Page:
Stumbling on the Lewis Round Barn Museum

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How’s the song go?  “Some day’s are diamonds, some days are gold”, this past Saturday was both a diamond and gold!  Keith and I struck it rich when we found the lovely Lewis Round Barn Museum.  On our way to a flea market at the Adams County Fairgrounds, we spied the Lewis Round Barn Museum and other sites right before arriving at the flea market.  The round barn sits majestically in plain sight it is 80 feet in diameter with a 40-foot-high center silo size dominating the landscape.

Harley led us into the barn.
The Lewis Round Barn was built in 1914

The barn is located near Quincy, just south of Mendon, Illinois on Highway 336.  Before going to the flea market, we saw the barn and I told Keith that I wanted to stop and take a few pictures after we shopped.  After enjoying our morning at the flea market, we parked and snapped a few pictures, when Keith saw a man with a cute aging cocker spaniel head into the barn.  “Look, it’s open,” he said, and we headed right in!

Thanks to Harley, the dog, we learned that the barn was open for tourists!

History

The Adams County Old Tyme Association has restored the beautiful Lewis Round Barn that the Lewis family donated to the Association.  The Association has since turned the barn into an agricultural museum. Jeanne Lubbe who is with the Adams County Old Tyme Association said that Charles Lewis had lumber mills set up to cut the lumber and that the idea for this amazing barn came about because Lewis had a son that was a student at the University of Illinois where they had a round barn.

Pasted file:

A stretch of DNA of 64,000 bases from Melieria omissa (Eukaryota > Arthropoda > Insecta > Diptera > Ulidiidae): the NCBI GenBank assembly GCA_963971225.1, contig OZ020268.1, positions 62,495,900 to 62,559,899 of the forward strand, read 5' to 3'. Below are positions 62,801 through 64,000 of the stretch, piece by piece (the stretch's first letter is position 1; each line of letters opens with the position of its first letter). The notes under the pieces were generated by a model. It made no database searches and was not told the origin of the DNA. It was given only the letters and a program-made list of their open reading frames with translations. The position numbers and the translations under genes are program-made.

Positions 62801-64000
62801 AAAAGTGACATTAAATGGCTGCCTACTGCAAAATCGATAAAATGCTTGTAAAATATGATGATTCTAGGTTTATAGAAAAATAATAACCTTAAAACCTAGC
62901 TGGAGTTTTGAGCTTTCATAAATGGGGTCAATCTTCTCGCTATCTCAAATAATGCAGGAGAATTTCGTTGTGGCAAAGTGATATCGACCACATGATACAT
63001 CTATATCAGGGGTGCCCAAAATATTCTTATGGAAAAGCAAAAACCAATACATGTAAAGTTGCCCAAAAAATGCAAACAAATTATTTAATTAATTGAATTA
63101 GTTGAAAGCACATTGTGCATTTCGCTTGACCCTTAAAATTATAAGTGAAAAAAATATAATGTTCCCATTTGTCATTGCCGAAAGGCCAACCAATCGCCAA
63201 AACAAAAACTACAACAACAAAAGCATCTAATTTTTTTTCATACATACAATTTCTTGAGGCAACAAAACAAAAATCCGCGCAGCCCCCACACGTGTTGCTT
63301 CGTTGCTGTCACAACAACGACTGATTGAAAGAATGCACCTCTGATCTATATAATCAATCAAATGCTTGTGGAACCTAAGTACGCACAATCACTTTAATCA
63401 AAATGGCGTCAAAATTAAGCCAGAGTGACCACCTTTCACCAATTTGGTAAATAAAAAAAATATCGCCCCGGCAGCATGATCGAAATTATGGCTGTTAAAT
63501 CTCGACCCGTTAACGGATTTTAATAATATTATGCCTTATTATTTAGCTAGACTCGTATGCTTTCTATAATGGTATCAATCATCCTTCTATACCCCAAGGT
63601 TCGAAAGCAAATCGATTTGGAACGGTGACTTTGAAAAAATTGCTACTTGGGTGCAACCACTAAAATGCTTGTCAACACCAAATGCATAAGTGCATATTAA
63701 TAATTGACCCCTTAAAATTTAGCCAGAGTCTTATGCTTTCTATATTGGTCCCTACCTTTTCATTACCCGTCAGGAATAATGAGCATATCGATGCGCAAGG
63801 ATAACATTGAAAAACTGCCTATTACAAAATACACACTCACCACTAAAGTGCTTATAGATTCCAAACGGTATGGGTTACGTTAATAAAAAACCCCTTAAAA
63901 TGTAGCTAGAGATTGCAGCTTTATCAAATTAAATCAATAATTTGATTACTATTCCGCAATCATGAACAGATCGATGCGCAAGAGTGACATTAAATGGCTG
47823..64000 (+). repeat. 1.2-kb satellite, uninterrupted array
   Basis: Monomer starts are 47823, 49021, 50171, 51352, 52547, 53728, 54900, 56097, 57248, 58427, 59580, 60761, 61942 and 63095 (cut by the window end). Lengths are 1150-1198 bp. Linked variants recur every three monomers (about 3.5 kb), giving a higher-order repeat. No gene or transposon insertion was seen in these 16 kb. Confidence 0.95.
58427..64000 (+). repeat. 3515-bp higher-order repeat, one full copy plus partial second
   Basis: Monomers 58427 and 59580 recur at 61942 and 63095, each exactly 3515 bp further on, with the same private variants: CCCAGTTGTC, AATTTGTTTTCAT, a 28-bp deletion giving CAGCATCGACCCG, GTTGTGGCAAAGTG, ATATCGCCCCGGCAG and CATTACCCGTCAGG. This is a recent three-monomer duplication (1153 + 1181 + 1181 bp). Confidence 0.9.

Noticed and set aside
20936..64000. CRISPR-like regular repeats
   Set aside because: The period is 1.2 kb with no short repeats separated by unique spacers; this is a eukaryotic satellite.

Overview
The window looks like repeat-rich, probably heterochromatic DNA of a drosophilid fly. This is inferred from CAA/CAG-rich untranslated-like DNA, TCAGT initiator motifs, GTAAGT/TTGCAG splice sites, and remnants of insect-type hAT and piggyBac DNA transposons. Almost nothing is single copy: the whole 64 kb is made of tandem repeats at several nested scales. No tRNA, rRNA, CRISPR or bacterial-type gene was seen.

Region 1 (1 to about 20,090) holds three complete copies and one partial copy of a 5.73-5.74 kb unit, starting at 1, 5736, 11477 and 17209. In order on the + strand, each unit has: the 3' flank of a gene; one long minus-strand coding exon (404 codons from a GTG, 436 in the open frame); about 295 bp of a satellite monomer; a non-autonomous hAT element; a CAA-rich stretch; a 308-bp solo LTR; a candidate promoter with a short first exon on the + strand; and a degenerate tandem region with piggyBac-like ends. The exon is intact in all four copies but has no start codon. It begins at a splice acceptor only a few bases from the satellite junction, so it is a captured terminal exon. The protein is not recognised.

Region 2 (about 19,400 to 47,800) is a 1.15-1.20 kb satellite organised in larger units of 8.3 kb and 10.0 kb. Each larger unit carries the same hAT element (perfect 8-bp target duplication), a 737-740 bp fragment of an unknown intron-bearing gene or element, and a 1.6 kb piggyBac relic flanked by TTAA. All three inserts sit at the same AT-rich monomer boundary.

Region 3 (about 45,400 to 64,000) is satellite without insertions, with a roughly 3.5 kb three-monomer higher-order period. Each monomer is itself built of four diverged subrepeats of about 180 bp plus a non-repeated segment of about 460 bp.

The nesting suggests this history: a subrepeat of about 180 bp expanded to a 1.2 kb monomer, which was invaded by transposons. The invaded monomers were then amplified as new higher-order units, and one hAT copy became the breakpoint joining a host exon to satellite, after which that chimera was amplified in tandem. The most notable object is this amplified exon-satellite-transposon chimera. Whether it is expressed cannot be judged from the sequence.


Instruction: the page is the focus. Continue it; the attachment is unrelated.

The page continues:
Charles Lewis hired Lambert Huber, to build the barn. They used Oak for the beams and Douglas Fir for the silo.  The Fir was shipped from Louisiana up the Mississippi River then the logs were transported by oxen.  Each Fir board is 40 ‘ long and is continuous as it runs up the silo!

Lewis round barn
This quilt is upstairs in the round barn.

The barn was listed on the National Register of Historic Places in 1984 and the Lewis family decided to donate the barn to the Adams County Old Tyme Association. “We got a grant for $150,000 from the State of Illinois and hired the Amish and they moved it in 2000,” Jeanne explained.

The Barn Museum

Lewis Round Barn
Today the barn is a museum and downstairs houses extensive agricultural machinery with neat equipment like a cool ice cutting machine that was used on the Mississippi River.  There is also a huge pitch fork collection that was donated.  Upstairs there is an exhibit dedicated to the memory of farm women.

Exhibits include rooms of the house and a grocery store. Visitors that come to see the barn will also see a log cabin, print shop and a one-room school. The museum is open the second Sunday of each month from 1:00 p.m. until 5:00 p.m. May through October. Private tours can be arranged. For appointments or details, call Jeanne Lubbe at 217-222-0412.  For more information about the barn and Mendon, Illinois, log onto https://www.mendonillinois.com/lewis-round-barn.html.

Some days you just are blessed and this was one of them for us.  When we asked Jeanne where to eat, she shared to try the Paloma Diner in Paloma, Illinois where she said, “The fried chicken is great.”

She was right!  Great barn tour, great food, great Saturday